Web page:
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Hence a possible violation of local strati cation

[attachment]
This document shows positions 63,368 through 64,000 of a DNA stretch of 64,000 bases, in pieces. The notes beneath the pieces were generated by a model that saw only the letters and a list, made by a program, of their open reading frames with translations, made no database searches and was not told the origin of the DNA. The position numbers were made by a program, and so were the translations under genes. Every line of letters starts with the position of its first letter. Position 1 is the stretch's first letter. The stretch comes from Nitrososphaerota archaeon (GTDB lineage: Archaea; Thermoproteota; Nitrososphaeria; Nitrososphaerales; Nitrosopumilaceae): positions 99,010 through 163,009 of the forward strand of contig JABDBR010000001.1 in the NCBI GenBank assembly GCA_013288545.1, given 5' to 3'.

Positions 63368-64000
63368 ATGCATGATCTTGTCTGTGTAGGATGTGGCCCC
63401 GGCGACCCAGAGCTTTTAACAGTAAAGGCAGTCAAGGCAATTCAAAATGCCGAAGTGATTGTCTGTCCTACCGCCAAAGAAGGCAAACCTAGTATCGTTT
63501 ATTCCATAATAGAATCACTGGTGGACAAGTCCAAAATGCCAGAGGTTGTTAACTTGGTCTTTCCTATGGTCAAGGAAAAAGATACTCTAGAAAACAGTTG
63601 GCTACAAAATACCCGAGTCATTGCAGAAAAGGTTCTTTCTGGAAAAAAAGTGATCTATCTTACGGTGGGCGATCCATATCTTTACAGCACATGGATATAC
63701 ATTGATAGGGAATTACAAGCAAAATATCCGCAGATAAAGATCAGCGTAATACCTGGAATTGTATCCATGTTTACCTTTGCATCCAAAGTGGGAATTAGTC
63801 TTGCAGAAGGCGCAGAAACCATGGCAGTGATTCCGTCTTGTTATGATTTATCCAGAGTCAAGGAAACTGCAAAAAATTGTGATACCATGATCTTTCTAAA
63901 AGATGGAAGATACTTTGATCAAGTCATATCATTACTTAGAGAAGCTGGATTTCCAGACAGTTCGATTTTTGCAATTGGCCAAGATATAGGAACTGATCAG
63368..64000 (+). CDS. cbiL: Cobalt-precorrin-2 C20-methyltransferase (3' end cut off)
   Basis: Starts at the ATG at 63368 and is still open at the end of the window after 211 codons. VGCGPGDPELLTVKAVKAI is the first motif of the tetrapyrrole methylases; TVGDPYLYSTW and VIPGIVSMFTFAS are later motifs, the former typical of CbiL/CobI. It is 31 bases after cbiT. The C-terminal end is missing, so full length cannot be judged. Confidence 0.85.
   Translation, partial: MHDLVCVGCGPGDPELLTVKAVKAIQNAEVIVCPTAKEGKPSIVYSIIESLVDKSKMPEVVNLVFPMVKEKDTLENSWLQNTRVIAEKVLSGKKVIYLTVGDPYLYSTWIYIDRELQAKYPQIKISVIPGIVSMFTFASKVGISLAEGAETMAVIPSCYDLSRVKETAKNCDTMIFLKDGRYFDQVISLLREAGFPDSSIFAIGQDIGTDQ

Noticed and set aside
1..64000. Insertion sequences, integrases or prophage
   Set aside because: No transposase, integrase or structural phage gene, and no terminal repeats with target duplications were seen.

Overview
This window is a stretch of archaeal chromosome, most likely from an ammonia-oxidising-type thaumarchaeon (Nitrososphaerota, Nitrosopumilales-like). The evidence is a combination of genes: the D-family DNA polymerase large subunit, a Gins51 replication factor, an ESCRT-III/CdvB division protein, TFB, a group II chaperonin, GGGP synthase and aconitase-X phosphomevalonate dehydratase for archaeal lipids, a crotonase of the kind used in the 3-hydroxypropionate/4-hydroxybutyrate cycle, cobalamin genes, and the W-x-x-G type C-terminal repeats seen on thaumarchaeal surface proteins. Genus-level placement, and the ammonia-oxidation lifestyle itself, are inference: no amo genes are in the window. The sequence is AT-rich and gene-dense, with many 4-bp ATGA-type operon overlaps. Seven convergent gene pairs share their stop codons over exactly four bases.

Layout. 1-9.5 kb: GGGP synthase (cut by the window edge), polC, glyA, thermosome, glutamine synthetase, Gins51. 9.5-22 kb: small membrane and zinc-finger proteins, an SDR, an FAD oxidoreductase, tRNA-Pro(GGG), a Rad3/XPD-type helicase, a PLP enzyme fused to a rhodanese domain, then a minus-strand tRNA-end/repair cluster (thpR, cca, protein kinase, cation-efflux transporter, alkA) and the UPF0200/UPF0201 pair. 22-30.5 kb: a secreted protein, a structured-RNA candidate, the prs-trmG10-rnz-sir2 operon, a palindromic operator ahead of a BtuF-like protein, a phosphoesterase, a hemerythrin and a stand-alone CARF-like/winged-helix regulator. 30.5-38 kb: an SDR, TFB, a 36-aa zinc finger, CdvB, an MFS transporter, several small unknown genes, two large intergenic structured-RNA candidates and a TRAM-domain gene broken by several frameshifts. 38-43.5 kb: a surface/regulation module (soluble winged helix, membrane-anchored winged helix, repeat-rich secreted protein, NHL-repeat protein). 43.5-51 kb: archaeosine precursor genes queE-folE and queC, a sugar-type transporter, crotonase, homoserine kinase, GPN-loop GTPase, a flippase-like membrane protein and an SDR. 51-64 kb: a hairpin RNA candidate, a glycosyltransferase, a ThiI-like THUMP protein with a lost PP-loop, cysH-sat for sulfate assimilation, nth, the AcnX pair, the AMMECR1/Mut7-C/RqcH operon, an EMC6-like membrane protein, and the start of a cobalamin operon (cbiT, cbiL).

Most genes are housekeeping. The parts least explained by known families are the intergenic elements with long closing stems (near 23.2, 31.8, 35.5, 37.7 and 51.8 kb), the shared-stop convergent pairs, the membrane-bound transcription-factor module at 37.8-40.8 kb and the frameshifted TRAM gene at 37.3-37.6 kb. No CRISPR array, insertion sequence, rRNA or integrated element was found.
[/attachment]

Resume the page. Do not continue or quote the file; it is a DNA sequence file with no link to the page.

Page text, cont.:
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Unformatted text preview: d conflict traverse these tuples to decide inheritability. Hence a possible violation of local strati cation will occur in the Herbrand instantiation of P if the object hierarchy graph is cyclic. But since P, and hence Pi , is assumed to be i-consistent, the hierarchy graph is acyclic. Hence Pr must be locally strati ed for every consistent ORLog program. Also note that the encoded ORLog program is still de nite. The idea is to de ne a perfect model for the reduced program Pr , which is the union of the encoded program and the set of axioms in P , i.e., Pr = encode(Pi) P . Although the i-completed programs are conventional rst-order de nite programs, the reduced programs are normal Horn programs. Notice that the reduced program has all the machineries needed to compute a perfect model for Pr . Also note that the depends on relation \(" for ORLog programs still hold in Pr . Our de nitions of local strati cation and perfect models coincide with 64] and hence are identical. Note that the structure of Pr = h r r r i partly suggests a strati cation in a broad sense where r < r < r. The goal of the strati cation is to decompose the ground extension of a program Pr into di erent strata P 1 : : : P n such that Pr ] can be obtained as the disjoint union of these strata. The encoded intended models of reduced programs can now be computed by computing their perfect models using the standard recipes available for normal programs 7, 6]. r r r + + local uses + + possible cycle conflict withdraw + parent + Figure 12: Dependency relation of predicates in P . r 4.3.4 ORLog to Coral Translation Algorithm We now present an algorithm that can be used to translate ORLog programs into F-ORLog programs that can be evaluated in Coral deductive database system using Coral query evaluator. Note that the actual implementation details are not an issue here, only the translation is. The translation algorithm is presented in Figure 13. Its termination and correctness are indirectly captured in the discussion that precedes this section. We present 83 a complete encoding of the i-completed program of Example 3.2 in Example 4.2. Algorithm Translation Input: An ORLog program P Output: A reduced F-ORLog program Pr begin 1. 2. 3. 4. Compute the l-closure Pp of P Compute i-completion Pi of Pp Encode Pi into Pe Obtain Pr as Pe P r end. Figure 13: ORLog to Coral translation algorithm. Example 4.2 Consider the i-completed program P1 in Example 4.1. The encoding encode(P1 ) is the following rst-order program. i i (1) (2) (3) (4) (5) (6) (7) (8) (9) (10) (11) (12) (13) (14) object(o): object(p): object(q ): object(r): object(X ) parent(X o): object(Q): parent(r p): parent(r q ): parent(q o): parent(p o): withdraw(r p t 0 func val): withdraw(p r t 0 func val): isa(X X ) object(X ): isa(X Y ) parent(X Z ) isa(Z Y ): 84 (15) (16) (17) (18) (19) (20) (21) (22) (23) (24) (25) (26) (27) (28) local (P u 0 func val) parent(P o): local (o m 0 func val): local (o s 0 func val): local (q t 0 func val): local (p s 0 func val): local (p t 0 func val): local (Q v 0 func val): property(V m 0 func val apply () X ) property(V s 0 func val apply () X ) property(V v 0 func val apply () g ) uses(V o m 0 func val): property(V s 0 func val apply () 5) uses(V o s 0 func val): property(V u 0 func val apply () d) parent(V o) uses(V P u 0 func val): property(V s 0 func val apply () 2) uses(V p s 0 func val): property(V t 0 func val apply () a) uses(V p t 0 func val): property(V t 0 func val apply () c) uses(V q t 0 func val): property(V v 0 func val apply () g ) uses(V Q v 0 func val): 2 4.4 Implementability of ORLog We conclude this section with the following remarks on the implementability of ORLog. It is clear from the encoding theorem 4.1 and the intuitive equivalence of reduction that for every i-consistent ORLog program P, there exists a perfect model for the corresponding reduced F-ORLog program Pr in the rst-order predicate logic i P has an intended model in ORLog. Furthermore, the encoding of the intended model is identical to the perfect model of the corresponding reduced program and vice-versa. This makes it possible to implement ORLog in any rst-order database system that is capable of computing perfect models of programs. As it will be clear that no meta-interpretation is necessary to compute perfect models of reduced programs. In 41], we explored the possibility of using LDL 32] as the host database system on which we built an ORLog interface. But its inability to support computation of perfect models based on local strati cation was a major disadvantage. Since coral incorporates perfect model semantics as part of its negation semantics, we are inclined to use Coral at this point to maximize our design goals. In the next chapter we discuss issues pertinent to the implementation of ORLog in Coral. 85 Chapter 5 Design and Implementation of ORLog Although the research into deductive object-oriented database systems are relatively new, experimental prototypes have already started to emerge. Again due to lack of a common data model, every system that cam...
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